Needs and Wants Teacher Resources
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Fourth graders read and share chapters of The Boxcar Children. In this wants and needs lesson, 4th graders understand through their reading the differences between wants and needs. Students complete a worksheet about wants and needs based on the book.
Here is an outstanding activity on wants versus needs designed for 1st graders. Pupils listen to the book, Something Good which presents themes on wants, needs, choice, resources, and counting money. Pupils complete worksheets embedded in the plan on determining value and identifying wants and needs. The wonderful, 11-page plan is well written and has everything you need to successfully implement the teaching ideas.
Students discover the importance of saving and spending. In this finance lesson, students read the book Kermit the Hermit and discuss the differences between needs and wants. The students complete worksheets concerning money in their daily lives.
Second graders explore their neighborhood. In this community lesson, 2nd graders create maps of their community. Students consider the needs and wants of communities as they plan what they would add to their community. Students may use software to help them construct their community.
Students review the difference between "wants" and "needs." Students apply acquired knowledge by preparing for a pretend camping trip. Students plan out their trip together and then revise their list twice.
How do we decide what to buy? Empower your economists to spend their money wisely through this introductory consumer choice worksheet. Learners read a passage on wants and needs, scarcity, and tradeoffs. Next, students personalize the lesson by recording their income and expenses for 1 week using a template provided. They add the total income and subtract expenses to determine the amount of money left over. Students reflect on their choices in 2 short-answer questions.
Students explore wants and needs. In this ecology and economics lesson, students listen to the story The Giving Tree by Shel Silverstein and compile a class list of what the boy got from the tree. Students categorize these items as "wants" or "needs," and then locate items made from trees in magazines to create a poster.
Students explore wants and needs. In this family budgeting lesson, students play the Food Money game to help them distinguish between food wants and needs. Students discuss their impressions of the game and food budgets.
Second graders explore the difference between needs and wants. They explore the three important things that people need to survive.
Students identify resources that all humans need and compare needs and wants. In this needs and wants lesson plan, students discuss with their teacher situations in which people need or want items and how some people don't have the resources to provide for what they need.
Middle schoolers identify the wants and needs of their community. For this communities lesson, students read the book Alexander, Who Used to Be Rich Last Sunday and discuss the needs of their community. Middle schoolers decide on the need of greatest importance.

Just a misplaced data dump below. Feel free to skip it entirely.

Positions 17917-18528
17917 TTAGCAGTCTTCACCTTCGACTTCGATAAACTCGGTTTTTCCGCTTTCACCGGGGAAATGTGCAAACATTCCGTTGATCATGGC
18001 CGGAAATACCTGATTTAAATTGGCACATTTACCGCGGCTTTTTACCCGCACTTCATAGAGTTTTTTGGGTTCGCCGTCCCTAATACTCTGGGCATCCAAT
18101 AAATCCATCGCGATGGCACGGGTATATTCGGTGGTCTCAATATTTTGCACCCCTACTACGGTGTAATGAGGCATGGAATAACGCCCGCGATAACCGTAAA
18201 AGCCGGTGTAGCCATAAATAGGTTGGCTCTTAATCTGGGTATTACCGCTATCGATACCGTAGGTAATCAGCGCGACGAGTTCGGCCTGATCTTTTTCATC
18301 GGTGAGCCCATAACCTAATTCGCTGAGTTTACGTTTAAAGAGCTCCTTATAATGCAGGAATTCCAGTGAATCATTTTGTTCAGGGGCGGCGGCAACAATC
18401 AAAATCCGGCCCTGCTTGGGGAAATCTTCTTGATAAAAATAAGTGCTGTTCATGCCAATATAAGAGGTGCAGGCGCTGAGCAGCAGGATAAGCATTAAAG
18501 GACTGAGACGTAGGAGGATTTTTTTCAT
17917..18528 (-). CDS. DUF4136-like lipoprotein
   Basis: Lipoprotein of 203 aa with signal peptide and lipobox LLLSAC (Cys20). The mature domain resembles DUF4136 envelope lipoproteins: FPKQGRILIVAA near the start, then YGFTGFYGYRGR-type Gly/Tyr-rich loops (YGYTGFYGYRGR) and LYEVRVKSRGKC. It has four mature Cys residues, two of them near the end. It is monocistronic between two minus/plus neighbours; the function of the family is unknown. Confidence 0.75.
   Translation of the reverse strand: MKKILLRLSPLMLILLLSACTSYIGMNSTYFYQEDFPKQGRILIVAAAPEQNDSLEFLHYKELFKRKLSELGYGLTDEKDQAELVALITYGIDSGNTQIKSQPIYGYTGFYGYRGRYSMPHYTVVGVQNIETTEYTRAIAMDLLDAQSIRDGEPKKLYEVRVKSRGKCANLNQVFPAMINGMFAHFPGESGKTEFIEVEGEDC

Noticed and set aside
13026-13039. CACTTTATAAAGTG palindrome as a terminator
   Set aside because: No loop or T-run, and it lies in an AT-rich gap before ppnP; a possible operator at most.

Students examine supply and demand and relate their personal lives to the push and pull of the economy. In this money management lesson plan, students provide their own personal information and make decisions based on supply and demand as they solve problems relating to their own wants and needs.
Discuss wants and needs with your elementary ecologists and get them to consider what would happen to our natural resources if we all got everything that we want. Learners play a card sorting game and take an ecological footprint quiz on the Internet.
In this consumer math worksheet, students read about how to budget for wants and needs. They answer 3 multiple choice questions about a young girls use of her $10 birthday gift. They complete a problem about budgeting money for classroom paper. They create a personal budget.
Second graders discuss the difference between needs and wants and create a T chart. They brainstorm as many ways as possible to meet their basic needs. They analyze different ways the community gets involved to help individuals with their basic needs. They draw a picture depicting a basic need in their life and a want. They discuss with their family how the community has helped them meet their basic needs.
Ninth graders create a T chart of their needs and wants. In this environmental science instructional activity, 9th graders brainstorm ideas on how to create a sustainable community. They decide what they would give up and keep to make the community sustainable.
Students demonstrate how to express needs, wants, and obligations. They observe a teacher-led demonstration, complete a worksheet, and listen to a recorded dialogue.
Students reviews things they want versus things they need. In this economic lesson, students volunteer things that would be hard to live without and the teacher writes these up on the board. Students talk about which items are not necessary and how their lives would change without them.
First graders distinguish between wants and needs. In this wants and needs lesson, the teacher introduces the concepts of wants and needs by reading the class a story, then students use magazine pictures and sort the pictures into "wants" and "needs" and makes a list of family wants and needs.
In this social studies instructional activity, students reinforce the difference between needs and wants by either playing a game or using cards as a seat work activity. Students cut apart the picture cards and the game mat and do the activities according to the directions provided.